Of course, rugby looked very different in the late 19th century, with matches in that first Home Nations decided on ‘goals scored’ with a goal awarded for a successful conversion from a try, for a drop goal or for kicking a goal from a mark.
If a game was drawn – as happened in the Championship’s final game between Scotland and England in Edinburgh – then any unconverted tries were tallied to find a winner, with England’s two tries to Scotland’s one separating the sides following a 0-0 draw and securing the Red Rose the first-ever Triple Crown.
The first recorded written use of the specific term ‘Triple Crown’ came in the Irish Times in 1894, referring to Ireland winning all their games in that year’s Home Nations and by the early 20th century it appears to have been common parlance.
Racking up the Triple Crowns
Wales secured their first Triple Crown, and only one of the 1800s, in 1893 as the Arthur Gould-captained side edged England 12-11 in Cardiff, downed Scotland 9-0 in Edinburgh and completed the job with a 2-0 victory over Ireland in Llanelli.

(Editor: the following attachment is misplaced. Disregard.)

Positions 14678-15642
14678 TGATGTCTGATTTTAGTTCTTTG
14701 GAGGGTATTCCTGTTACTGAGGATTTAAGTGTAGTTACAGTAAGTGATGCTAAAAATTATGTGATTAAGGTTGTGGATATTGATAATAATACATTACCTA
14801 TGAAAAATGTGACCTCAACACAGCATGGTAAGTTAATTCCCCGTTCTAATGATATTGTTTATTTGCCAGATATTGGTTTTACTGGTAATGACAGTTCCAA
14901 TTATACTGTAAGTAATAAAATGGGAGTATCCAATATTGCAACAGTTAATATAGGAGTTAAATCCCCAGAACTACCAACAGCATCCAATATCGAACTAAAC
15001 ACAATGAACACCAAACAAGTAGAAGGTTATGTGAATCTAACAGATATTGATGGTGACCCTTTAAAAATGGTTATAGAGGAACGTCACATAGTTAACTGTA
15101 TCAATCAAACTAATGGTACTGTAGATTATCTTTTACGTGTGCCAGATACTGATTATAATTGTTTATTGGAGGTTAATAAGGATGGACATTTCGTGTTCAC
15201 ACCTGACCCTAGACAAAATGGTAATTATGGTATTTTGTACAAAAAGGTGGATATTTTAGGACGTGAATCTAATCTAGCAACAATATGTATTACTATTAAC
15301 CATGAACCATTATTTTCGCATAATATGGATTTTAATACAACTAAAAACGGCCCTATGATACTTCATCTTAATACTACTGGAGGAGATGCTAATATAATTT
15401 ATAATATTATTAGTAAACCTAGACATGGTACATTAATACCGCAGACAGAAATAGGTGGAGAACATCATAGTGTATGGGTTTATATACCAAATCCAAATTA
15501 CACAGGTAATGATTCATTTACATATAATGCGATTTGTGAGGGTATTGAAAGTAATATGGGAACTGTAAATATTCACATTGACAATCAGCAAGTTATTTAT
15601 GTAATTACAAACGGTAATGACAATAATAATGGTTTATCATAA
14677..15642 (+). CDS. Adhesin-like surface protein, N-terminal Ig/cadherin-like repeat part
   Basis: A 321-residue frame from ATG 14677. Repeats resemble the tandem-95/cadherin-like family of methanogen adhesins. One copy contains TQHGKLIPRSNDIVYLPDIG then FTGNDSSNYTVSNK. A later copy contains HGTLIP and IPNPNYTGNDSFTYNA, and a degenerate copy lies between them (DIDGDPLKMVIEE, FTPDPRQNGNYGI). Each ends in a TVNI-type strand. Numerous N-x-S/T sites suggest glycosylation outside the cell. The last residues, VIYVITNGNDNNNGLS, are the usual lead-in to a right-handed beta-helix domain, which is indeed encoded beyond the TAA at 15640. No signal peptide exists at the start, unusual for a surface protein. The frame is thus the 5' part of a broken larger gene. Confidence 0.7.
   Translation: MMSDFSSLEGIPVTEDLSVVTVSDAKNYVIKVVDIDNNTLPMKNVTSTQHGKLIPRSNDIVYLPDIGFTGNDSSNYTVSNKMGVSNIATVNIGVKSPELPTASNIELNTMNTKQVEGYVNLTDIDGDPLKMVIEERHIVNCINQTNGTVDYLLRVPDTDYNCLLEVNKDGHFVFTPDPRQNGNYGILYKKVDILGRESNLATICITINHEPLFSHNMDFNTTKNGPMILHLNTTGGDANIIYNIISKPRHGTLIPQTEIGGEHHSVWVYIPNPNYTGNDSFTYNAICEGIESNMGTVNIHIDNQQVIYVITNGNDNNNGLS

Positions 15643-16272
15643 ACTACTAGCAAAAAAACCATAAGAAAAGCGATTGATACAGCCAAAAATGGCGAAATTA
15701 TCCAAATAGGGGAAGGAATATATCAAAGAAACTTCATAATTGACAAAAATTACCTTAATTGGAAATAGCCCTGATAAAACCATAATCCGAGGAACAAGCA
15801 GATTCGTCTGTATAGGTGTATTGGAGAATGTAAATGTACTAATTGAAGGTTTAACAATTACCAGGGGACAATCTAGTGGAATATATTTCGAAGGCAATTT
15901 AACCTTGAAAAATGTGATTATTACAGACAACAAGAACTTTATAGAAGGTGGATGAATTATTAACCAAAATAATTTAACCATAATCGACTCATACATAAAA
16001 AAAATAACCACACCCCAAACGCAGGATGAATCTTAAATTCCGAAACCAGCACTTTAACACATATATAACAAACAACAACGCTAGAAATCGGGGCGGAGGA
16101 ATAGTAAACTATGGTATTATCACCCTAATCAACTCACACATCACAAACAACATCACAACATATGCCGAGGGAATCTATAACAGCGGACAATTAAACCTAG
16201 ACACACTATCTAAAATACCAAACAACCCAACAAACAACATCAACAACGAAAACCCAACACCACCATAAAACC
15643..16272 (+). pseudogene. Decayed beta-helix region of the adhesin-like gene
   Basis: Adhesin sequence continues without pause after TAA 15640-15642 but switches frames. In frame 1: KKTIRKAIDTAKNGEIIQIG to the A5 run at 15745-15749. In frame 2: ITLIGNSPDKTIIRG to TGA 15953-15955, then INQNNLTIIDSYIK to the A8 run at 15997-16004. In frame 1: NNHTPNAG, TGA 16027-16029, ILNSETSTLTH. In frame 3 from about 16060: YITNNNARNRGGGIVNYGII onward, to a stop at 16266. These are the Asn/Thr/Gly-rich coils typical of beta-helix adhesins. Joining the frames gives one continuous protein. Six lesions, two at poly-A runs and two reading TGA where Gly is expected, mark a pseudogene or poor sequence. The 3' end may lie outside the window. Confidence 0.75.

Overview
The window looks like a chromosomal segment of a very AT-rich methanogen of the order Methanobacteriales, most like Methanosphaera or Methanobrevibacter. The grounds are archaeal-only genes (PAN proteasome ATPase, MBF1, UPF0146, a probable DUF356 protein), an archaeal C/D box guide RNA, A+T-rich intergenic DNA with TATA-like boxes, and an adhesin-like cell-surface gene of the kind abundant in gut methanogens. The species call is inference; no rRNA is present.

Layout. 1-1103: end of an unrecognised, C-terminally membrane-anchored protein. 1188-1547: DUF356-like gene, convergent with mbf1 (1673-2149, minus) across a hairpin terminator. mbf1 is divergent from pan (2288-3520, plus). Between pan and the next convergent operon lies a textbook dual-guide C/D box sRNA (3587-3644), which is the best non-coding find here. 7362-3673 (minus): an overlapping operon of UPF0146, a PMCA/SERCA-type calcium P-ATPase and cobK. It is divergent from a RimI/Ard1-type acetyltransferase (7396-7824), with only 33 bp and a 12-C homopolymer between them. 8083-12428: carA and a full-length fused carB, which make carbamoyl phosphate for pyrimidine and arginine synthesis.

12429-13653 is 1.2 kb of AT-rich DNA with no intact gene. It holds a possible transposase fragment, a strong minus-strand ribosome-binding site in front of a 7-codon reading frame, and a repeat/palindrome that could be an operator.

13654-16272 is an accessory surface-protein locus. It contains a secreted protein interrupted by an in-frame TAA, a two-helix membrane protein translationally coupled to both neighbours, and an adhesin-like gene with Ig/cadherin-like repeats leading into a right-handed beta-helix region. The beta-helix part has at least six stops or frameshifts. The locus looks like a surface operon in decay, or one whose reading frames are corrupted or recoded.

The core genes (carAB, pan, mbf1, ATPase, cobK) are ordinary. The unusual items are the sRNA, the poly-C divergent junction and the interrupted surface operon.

The first decade of the 20th century saw Wales dominate the Home Nations and quickly accumulate Triple Crowns – completing the clean sweep in 1900, 1902, 1905, 1908 and 1909.
Once France joined the party in 1910 to make the competition the Five Nations, a Triple Crown no longer automatically guaranteed overall Championship success, although Wales did indeed win both in 1911.
And on the whole, a Triple Crown was normally indicative of the destination of the Five Nations title, as it took until 1977 for a team to win a Triple Crown but not claim the overall Championship gong.
That team was Wales who, despite being in their Gareth Edwards-Phil Bennett-J.P.R Williams-inspired pomp, suffered a 16-9 defeat to a vintage France side in Paris as the title and Grand Slam headed across the English Channel.
Wales could at least console themselves with having beaten each of the home nations to secure bragging rights for another year – something they became intimately familiar with during that period.